Minneapolis Fed chief mutes argument (and lowers 2011 economic forecast)

Narayana Kocherlakota
Narayana Kocherlakota

Minneapolis Federal Reserve Bank President Narayana Kocherlakota this week came in for some harsh and very visible criticism from Nobel Prize-winning economist Paul Krugman in his New York Times column, and the Fed official seems to be moderating his comments in response.

In a speech earlier this month in Missoula, Mont., Kocherlakota had argued that much of the current high unemployment is structural in nature, resulting from “a mismatch … Firms have jobs, but can’t find appropriate workers. The workers want to work, but can’t find appropriate jobs.” (See my summary of that speech here.)

On Sunday, Krugman criticized Kocherlakota and former President Bill Clinton for their descriptions of the current high unemployment levels as a “structural unemployment” problem. In a piece titled “Structure of Excuses,” Krugman charged that “structural unemployment is a fake problem, which mainly serves as an excuse for not pursuing real solutions,” including additional federal stimulus spending.

And here’s where it seems Kocherlakota might be pulling back. Speaking Wednesday to an audience at the European Economics and Financial Centre in London, Kocherlakota drew on much of the speech he had given in Missoula, touching on the same topics — inflation, unemployment, GDP growth and Fed policy choices.

But the London speech dropped any reference to issues of structural unemployment as an explanation for persistent high jobless rates. Instead, Kocherlakota briefly listed statistics on unemployment, job openings, layoffs and labor force participation rates, described the unemployment picture as “deeply troubling” and left it at that.

Paul Krugman
Paul Krugman

Granted, they were two different audiences and talks delivered a few weeks apart. The London speech had an additional lengthy technical discussion of policy actions the Federal Open Market Committee might take to address economic growth. But the disappearance of any reference to structural unemployment was noteworthy, nonetheless.

When asked if Kocherlakota’s comments were modified in response to the Krugman Op-Ed column, Fed spokesperson Patti Lorenzen said, “I couldn’t answer that, and I can tell you he [President Kocherlakota] won’t either.”

Also noteworthy — and generating headlines in financial blogs — was Kocherlakota’s forecast revision for GDP growth nationwide in 2011 — lowering the outlook from 3 percent to 2.5 percent.  The Fed president said his forecast is “distinctly lower” than one issued earlier this month. He also lowered the outlook for the second half of 2010 by 0.1 percentage point to 2.4 percent.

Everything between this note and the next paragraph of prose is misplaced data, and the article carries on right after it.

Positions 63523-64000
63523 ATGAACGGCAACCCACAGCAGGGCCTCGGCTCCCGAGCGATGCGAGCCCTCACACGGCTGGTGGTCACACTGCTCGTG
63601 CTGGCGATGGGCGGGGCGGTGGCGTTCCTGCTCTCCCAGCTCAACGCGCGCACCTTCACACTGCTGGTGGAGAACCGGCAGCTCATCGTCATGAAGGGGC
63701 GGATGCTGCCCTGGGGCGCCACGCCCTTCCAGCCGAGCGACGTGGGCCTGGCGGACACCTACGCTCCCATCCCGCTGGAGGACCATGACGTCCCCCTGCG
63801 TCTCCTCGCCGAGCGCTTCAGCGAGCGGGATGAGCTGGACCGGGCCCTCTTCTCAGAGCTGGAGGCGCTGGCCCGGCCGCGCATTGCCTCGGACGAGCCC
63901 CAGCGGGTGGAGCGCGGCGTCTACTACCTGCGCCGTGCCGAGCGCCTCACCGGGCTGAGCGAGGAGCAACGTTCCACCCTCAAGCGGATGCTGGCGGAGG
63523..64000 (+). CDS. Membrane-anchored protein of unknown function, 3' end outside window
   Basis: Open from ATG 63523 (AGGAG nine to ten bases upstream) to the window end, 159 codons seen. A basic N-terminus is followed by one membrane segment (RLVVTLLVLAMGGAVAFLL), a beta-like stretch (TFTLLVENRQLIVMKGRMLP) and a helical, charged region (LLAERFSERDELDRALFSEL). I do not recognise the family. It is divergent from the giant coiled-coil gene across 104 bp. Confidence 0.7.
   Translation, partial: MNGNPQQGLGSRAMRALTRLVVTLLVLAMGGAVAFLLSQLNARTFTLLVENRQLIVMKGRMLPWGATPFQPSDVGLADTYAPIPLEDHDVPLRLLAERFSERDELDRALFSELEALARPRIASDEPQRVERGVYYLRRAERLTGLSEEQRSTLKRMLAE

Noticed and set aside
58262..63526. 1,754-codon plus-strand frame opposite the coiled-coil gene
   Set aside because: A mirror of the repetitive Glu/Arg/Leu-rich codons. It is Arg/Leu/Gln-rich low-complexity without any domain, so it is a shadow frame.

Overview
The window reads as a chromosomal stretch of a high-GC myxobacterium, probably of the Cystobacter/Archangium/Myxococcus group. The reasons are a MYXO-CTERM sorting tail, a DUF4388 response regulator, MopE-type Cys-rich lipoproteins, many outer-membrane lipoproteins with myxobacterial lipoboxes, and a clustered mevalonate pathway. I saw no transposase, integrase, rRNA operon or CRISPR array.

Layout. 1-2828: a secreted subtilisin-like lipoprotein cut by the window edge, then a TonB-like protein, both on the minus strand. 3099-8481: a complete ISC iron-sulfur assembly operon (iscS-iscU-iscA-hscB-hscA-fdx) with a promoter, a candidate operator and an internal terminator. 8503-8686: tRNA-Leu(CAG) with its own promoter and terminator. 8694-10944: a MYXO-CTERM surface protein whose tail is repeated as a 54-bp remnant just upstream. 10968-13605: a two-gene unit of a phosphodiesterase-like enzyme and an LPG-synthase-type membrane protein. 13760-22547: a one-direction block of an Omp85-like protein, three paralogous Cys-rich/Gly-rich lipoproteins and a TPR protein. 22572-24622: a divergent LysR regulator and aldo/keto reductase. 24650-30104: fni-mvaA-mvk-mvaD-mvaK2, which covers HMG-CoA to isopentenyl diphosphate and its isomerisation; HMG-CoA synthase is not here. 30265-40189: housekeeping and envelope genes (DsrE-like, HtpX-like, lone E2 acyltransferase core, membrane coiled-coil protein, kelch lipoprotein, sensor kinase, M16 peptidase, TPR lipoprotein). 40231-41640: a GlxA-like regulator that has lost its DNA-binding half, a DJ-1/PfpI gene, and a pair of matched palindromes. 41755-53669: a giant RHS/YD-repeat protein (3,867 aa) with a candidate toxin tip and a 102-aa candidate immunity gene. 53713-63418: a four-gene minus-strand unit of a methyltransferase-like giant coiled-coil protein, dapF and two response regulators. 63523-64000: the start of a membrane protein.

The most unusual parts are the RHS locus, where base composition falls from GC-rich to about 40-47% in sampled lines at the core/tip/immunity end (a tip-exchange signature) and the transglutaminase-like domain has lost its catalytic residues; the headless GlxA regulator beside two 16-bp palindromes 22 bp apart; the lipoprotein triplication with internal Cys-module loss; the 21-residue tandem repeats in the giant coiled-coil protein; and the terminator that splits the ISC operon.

“There is a recovery under way in the United States. But it is a distinctly modest one — and even more modest than I expected at the beginning of this year,” Kocherlakota told the London audience. “In contrast, in my first speech about seven months ago, I predicted that GDP would grow around 3.0 percent per year over 2010 and 2011.”

The Minneapolis Fed’s forecasting model relies on historical data to produce both national and regional economic forecasts, which are used in preparation for FOMC deliberations, according to Fed Regional Economist Toby Madden. As monthly statistics are updated and new data received, the forecasts can change, he said.

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Comments (2)

  1. Submitted by Richard Schulze on 09/30/2010 - 01:13 pm.

    Consider how much of GDP growth was housing-related before the bubble popped. Those are the primary unemployed, and the rest are consequences of that collapse. We could put lots of construction workers back to work repairing our roads and bridges. Check out what the American Society of Civil Engineers has to say about their condition; even allowing for their self-interest, it’s grim.

  2. Submitted by William Pappas on 10/03/2010 - 10:31 am.

    It’s about time someone took the Minneapolis Fed to task for its very neoliberal outlook on economics, fostered by the retired Art Rolnick. The idea that employment opportunities exist but our economy can’t produce qualified applicants is indeed a fantasy born of the ideological dislike of stimulus spending versus the darling of tax cuts for the rich and the abolishment of the corporate income tax. Structural problems with our economy exist but they are rooted in the current political will to cut benefits and social programs that advance the middle class, enabling them to participate more fully in our consumer economy. Serious structural problems, such as the increasing cost of higher education and student loans, health care and retirement combined with falling salaries, will delay the entry into the housing market of young college graduates or force others out. Until the will exists to once again invest in programs that benefit the middle class the economy will continue to flatline, unable to find the ecnomic activity that generates small business gains which traditionally herald a stronger recovery.

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